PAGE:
The Pittsburgh Pirates do not have many needs this offseason, but is shortstop one of them?
The past three seasons Jordy Mercer has been the Pittsburgh Pirates’ everyday shortstop. This came after splitting time with Clint Barmes at the position in 2013. However, should the Pirates be looking for an upgrade over Mercer?
At first, Mercer seemed like a god send. This, largely, was due to how poor of an offensive player Clint Barmes was. However, Jordy Mercer’s defense was never on the same level as Barmes.
Jordy Mercer worked hard to improve his defense and was able to do so. In 2014 he finished with a 6.8 dWAR and he was responsible for nine defensive runs saved. This was very much so the work of an above average defensive shortstop. The past two seasons, however, Mercer’s defense has regressed.
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In 2015 he was responsible for zero defensive runs saved and a 2.0 UZR/150. By these metrics he rated as an average defensive shortstop and this would be very acceptable. However, he slipped to below average in 2016.
During the 2016 season Jordy Mercer was responsible for negative nine defensive runs saved, he had a -10.1 UZR/150, and his dWAR was -2.0. It goes without saying that he was a below average defensive shortstop in 2016.
Another factor working against Mercer is his offense. In 2013 Jordy Mercer was an above league average hitter with a .333 wOBA and a 115 wRC+. However, like his defense, his offense has regressed in recent seasons.
In 2014 his wOBA fell to .299 while his wRC+ was 91. He took another step backward in 2015 when his wOBA (.265) and wRC+ (67) both dropped once again.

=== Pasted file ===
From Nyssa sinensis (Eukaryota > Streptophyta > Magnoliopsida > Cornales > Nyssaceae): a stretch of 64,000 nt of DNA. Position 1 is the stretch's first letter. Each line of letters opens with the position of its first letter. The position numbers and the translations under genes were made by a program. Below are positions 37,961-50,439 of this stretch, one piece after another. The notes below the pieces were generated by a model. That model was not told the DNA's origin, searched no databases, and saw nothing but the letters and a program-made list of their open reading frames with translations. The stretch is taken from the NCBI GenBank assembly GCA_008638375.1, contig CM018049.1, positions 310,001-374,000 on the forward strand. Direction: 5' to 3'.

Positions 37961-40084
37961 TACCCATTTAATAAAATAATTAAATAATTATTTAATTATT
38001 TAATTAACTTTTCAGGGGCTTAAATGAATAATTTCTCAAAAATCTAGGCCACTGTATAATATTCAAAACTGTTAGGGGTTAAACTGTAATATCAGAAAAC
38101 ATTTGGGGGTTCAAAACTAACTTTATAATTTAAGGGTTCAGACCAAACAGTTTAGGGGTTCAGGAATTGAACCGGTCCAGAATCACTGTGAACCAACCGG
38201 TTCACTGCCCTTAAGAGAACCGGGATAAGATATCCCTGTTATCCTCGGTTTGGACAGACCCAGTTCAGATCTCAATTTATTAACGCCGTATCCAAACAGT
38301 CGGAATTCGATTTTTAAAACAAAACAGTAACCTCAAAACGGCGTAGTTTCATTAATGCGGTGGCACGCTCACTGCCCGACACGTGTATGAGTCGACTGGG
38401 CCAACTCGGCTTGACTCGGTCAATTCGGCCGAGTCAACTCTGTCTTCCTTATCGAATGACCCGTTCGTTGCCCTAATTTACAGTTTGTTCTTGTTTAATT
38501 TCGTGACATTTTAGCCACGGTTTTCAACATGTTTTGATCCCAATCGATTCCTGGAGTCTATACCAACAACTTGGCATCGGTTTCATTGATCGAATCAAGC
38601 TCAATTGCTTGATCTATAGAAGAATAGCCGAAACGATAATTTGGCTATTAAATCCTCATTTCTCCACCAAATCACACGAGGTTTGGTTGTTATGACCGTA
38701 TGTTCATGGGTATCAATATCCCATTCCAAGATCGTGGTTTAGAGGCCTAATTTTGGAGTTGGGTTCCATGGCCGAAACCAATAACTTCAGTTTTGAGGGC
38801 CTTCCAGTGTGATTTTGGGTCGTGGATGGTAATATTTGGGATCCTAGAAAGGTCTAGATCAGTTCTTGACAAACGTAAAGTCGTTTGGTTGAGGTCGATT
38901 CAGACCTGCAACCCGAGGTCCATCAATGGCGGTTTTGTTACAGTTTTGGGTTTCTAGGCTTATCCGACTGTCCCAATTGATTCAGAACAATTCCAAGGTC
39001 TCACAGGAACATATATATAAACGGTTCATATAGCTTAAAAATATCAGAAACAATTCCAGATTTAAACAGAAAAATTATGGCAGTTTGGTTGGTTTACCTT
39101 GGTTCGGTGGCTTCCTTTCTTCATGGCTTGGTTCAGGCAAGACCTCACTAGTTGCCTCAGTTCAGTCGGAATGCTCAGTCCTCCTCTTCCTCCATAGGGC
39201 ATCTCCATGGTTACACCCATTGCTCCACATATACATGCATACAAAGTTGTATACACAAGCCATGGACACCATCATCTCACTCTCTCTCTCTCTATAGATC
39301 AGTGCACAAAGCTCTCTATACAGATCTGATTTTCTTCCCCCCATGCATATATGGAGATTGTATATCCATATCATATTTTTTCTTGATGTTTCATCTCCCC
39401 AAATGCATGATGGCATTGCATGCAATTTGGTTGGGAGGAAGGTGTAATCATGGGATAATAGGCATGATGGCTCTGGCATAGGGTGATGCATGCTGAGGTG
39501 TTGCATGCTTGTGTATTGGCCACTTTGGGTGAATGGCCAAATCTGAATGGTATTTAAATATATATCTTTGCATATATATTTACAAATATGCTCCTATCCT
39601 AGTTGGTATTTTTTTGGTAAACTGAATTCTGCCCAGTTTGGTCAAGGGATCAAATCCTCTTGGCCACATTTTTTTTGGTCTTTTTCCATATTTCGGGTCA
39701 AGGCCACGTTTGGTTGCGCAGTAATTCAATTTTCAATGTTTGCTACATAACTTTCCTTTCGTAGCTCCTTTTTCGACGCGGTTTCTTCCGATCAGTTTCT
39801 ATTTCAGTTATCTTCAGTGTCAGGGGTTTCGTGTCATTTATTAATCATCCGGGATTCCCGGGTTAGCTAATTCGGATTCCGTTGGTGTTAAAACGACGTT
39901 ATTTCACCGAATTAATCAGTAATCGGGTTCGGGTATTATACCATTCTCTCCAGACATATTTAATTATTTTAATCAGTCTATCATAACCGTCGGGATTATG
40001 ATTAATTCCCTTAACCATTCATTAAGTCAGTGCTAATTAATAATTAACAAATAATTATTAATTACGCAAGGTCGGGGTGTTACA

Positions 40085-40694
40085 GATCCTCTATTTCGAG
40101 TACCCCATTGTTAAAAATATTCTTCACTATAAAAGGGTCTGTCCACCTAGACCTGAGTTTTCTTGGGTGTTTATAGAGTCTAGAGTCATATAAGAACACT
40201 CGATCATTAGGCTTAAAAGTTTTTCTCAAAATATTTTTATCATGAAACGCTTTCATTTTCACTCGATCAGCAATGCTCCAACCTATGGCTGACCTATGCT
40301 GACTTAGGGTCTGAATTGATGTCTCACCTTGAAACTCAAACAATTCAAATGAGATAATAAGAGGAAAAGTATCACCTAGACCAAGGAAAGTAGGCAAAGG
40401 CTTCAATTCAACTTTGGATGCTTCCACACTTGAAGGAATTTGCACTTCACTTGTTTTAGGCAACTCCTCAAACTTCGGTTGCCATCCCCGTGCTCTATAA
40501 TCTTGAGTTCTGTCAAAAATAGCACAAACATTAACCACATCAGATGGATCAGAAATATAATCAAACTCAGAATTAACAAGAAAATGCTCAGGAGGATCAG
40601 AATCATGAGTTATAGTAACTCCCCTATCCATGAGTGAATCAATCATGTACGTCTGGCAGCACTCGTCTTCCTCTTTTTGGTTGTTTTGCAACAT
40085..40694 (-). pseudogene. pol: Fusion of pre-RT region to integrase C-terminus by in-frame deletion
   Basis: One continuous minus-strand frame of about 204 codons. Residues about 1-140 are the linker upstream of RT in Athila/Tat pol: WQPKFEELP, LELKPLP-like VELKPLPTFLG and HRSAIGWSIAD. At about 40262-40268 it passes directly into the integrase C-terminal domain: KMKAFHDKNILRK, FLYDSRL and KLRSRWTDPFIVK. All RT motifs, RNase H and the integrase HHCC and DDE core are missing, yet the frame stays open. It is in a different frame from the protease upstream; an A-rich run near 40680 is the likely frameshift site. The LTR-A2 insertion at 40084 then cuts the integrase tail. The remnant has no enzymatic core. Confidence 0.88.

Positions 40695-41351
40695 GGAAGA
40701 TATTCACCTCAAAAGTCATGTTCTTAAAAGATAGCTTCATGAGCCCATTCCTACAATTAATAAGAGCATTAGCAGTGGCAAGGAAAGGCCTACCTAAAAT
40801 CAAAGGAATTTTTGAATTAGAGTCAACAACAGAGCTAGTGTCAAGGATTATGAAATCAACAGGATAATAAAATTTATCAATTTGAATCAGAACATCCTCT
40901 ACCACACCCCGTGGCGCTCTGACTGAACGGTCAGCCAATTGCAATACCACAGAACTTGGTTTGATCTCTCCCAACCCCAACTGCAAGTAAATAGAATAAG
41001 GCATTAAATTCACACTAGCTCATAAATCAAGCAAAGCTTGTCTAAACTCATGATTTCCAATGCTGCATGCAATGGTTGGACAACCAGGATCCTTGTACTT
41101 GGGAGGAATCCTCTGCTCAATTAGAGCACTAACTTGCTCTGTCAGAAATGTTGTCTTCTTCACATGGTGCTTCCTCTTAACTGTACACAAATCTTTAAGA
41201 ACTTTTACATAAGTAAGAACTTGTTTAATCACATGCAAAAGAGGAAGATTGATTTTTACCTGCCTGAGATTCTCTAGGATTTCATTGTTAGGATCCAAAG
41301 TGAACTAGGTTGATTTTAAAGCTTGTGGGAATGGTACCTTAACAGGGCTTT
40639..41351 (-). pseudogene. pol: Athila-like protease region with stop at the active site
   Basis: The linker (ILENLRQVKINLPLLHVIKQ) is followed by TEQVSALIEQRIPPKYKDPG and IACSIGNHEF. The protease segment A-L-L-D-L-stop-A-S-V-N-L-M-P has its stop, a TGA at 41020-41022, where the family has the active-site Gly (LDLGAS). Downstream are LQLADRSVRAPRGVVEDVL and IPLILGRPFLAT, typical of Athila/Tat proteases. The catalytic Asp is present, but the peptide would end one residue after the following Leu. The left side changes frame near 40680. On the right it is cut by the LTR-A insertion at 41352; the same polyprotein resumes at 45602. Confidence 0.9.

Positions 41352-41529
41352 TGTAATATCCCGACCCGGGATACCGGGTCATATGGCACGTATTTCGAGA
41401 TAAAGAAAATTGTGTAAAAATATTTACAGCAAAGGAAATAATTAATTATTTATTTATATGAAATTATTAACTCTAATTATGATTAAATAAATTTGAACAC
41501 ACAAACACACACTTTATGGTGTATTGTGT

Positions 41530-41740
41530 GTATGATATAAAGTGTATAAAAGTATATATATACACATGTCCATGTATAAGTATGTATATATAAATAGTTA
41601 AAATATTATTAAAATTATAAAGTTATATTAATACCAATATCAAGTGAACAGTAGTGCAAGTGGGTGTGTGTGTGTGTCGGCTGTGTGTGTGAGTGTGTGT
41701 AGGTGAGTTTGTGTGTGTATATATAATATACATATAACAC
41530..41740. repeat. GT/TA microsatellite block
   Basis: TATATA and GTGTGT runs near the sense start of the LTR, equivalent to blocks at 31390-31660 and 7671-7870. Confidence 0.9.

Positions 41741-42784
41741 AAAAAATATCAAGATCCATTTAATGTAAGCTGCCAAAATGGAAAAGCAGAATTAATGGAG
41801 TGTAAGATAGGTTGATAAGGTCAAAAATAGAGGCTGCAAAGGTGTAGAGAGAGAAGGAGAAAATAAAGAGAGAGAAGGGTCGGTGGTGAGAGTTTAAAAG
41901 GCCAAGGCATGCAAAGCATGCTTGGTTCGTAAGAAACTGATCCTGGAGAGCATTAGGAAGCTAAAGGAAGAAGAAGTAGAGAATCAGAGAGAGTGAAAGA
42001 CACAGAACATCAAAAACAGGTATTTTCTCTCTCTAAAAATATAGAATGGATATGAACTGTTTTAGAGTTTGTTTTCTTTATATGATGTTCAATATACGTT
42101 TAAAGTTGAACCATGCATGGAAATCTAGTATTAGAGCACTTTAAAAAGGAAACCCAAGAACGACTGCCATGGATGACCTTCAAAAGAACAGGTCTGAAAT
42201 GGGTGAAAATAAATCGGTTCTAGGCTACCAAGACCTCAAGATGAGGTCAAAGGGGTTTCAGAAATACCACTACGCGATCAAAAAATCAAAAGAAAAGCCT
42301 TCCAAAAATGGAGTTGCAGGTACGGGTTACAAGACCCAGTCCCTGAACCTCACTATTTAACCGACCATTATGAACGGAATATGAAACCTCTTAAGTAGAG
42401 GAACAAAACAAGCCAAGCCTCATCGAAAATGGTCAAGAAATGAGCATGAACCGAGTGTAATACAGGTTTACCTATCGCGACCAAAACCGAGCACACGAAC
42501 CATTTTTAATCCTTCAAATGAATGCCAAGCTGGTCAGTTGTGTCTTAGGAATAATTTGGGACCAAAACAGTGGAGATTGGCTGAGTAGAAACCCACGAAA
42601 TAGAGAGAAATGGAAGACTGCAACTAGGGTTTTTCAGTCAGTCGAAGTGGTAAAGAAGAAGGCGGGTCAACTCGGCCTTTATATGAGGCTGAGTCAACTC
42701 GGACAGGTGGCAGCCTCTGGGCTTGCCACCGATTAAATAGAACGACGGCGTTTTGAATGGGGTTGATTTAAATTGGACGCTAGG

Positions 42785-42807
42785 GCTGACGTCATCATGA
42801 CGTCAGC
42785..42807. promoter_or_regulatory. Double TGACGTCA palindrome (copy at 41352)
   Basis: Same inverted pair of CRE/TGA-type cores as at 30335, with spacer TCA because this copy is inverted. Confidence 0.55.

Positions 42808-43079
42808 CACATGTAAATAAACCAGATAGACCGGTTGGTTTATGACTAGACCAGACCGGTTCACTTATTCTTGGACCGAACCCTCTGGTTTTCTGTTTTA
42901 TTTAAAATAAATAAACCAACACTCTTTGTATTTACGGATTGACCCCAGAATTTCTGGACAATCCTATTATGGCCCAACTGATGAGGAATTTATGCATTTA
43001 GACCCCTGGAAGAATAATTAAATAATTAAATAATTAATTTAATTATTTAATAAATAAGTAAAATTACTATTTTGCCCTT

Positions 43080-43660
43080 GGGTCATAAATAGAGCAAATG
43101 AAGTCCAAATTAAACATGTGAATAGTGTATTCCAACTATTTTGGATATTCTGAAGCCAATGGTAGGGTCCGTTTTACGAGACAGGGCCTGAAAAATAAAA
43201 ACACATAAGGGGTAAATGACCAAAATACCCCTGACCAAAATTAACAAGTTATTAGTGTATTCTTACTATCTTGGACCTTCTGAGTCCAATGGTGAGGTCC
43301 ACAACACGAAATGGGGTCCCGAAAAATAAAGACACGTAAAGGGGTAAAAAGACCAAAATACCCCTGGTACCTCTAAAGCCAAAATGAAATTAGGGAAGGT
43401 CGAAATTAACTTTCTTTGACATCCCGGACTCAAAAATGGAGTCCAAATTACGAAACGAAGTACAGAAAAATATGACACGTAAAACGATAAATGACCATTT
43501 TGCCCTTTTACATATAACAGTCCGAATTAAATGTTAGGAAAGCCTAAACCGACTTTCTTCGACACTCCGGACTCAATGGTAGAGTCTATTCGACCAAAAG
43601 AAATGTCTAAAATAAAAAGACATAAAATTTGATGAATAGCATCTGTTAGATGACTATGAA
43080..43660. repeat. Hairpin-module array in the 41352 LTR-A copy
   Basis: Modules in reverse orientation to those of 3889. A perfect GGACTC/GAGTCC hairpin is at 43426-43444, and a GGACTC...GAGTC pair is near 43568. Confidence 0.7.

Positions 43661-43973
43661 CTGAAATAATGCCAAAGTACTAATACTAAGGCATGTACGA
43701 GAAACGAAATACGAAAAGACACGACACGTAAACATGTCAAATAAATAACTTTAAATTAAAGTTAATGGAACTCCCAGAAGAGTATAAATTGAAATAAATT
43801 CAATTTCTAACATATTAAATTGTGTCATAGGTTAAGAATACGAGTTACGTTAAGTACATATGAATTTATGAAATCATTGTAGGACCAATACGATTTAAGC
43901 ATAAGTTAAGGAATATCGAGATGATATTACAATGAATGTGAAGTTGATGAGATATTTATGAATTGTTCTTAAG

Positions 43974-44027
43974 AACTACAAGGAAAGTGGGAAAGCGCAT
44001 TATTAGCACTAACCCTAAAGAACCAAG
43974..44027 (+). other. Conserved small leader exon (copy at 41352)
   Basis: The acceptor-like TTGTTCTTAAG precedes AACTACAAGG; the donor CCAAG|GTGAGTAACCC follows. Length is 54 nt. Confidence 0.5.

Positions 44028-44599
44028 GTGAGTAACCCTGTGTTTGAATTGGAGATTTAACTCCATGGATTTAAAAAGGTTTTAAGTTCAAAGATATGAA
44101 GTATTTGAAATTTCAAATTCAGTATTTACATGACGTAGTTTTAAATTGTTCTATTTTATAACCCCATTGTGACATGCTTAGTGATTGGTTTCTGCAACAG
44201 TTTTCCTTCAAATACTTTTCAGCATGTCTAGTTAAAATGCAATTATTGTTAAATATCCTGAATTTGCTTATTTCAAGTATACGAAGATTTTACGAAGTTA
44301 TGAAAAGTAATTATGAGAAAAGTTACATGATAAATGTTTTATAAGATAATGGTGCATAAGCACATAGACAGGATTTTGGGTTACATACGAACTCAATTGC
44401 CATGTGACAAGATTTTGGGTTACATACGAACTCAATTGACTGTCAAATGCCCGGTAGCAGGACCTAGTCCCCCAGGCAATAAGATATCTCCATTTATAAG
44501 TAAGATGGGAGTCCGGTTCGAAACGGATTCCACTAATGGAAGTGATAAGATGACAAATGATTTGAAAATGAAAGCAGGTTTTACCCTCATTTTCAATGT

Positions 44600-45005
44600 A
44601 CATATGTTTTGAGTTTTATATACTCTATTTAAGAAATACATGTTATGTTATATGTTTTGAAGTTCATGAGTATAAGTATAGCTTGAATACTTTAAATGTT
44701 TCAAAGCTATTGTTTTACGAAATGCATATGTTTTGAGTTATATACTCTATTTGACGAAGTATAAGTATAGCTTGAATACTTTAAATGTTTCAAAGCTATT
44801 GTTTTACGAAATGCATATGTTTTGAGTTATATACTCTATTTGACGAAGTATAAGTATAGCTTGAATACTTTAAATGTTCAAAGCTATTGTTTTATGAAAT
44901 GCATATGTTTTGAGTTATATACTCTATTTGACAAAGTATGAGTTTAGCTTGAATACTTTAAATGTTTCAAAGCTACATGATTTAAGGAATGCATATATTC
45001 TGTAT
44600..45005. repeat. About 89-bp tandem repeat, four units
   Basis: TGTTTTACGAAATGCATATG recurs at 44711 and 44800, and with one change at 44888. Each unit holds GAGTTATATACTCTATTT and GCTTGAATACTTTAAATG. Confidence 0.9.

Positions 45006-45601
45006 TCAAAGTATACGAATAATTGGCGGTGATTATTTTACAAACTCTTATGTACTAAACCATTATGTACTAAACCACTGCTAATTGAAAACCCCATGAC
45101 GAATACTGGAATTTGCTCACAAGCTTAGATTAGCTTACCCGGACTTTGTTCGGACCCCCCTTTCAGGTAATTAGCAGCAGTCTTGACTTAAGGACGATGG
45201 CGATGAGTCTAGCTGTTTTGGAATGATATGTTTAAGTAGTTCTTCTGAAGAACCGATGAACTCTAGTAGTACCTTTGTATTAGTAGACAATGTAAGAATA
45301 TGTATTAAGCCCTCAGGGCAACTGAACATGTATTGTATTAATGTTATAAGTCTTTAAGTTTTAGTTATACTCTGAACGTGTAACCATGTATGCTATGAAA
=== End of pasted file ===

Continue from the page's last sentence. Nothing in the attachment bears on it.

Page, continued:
Additionally, Jordy Mercer has been hitting the ball with less authority each season. His ISO was .150 in 2013, .132 in 2014, .076 in 2015, and then it rebounded to a still porous .118 in 2016. His hard contact and line drive rates have each dropped each of the past three seasons as well. They bottomed out at a 25.2 percent hard contact rate in 2016 and a 19.7 percent line drive rate.
The Pittsburgh Pirates definitely have bigger needs this offseason than shortstop. However, kicking around the idea of finding a replacement for Jordy Mercer should still be on the table. Each of the past three seasons Mercer’s offense and defense have both gotten progressively worse. Due to this, he is both a below average fielder and hitter.
Jordy Mercer is already 30-years old. Due to this, there is no reason to expect him to all of sudden turn some sort of corner and improve in the future. Adding a shortstop that is better defensively, or offensively, than Mercer would be an upgrade for the 2017 Pirates. It can also help to offset the lack of offense the Pirates are projected to get from Josh Harrison at second base in 2017.